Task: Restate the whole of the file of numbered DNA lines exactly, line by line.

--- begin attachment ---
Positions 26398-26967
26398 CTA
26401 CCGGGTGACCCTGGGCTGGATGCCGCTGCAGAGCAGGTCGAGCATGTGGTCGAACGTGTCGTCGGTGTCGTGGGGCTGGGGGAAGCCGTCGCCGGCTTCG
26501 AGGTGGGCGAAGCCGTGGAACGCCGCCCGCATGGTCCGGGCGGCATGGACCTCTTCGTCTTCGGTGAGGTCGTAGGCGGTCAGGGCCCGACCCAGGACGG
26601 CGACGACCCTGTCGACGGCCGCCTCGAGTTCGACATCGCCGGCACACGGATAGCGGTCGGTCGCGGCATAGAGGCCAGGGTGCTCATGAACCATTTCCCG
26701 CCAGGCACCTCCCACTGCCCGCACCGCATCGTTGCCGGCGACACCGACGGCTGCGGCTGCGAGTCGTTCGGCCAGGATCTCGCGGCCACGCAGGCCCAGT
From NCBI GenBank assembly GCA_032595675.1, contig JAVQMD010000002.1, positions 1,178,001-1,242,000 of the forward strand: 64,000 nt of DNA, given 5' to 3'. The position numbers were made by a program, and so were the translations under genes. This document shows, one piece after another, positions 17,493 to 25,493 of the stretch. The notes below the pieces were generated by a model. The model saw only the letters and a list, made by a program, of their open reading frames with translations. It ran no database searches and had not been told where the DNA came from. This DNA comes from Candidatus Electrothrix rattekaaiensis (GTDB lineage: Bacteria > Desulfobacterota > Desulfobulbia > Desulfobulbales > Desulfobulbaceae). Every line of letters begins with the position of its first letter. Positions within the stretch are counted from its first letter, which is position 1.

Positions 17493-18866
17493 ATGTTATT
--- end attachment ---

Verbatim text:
Positions 26398-26967
26398 CTA
26401 CCGGGTGACCCTGGGCTGGATGCCGCTGCAGAGCAGGTCGAGCATGTGGTCGAACGTGTCGTCGGTGTCGTGGGGCTGGGGGAAGCCGTCGCCGGCTTCG
26501 AGGTGGGCGAAGCCGTGGAACGCCGCCCGCATGGTCCGGGCGGCATGGACCTCTTCGTCTTCGGTGAGGTCGTAGGCGGTCAGGGCCCGACCCAGGACGG
26601 CGACGACCCTGTCGACGGCCGCCTCGAGTTCGACATCGCCGGCACACGGATAGCGGTCGGTCGCGGCATAGAGGCCAGGGTGCTCATGAACCATTTCCCG
26701 CCAGGCACCTCCCACTGCCCGCACCGCATCGTTGCCGGCGACACCGACGGCTGCGGCTGCGAGTCGTTCGGCCAGGATCTCGCGGCCACGCAGGCCCAGT
From NCBI GenBank assembly GCA_032595675.1, contig JAVQMD010000002.1, positions 1,178,001-1,242,000 of the forward strand: 64,000 nt of DNA, given 5' to 3'. The position numbers were made by a program, and so were the translations under genes. This document shows, one piece after another, positions 17,493 to 25,493 of the stretch. The notes below the pieces were generated by a model. The model saw only the letters and a list, made by a program, of their open reading frames with translations. It ran no database searches and had not been told where the DNA came from. This DNA comes from Candidatus Electrothrix rattekaaiensis (GTDB lineage: Bacteria > Desulfobacterota > Desulfobulbia > Desulfobulbales > Desulfobulbaceae). Every line of letters begins with the position of its first letter. Positions within the stretch are counted from its first letter, which is position 1.

Positions 17493-18866
17493 ATGTTATT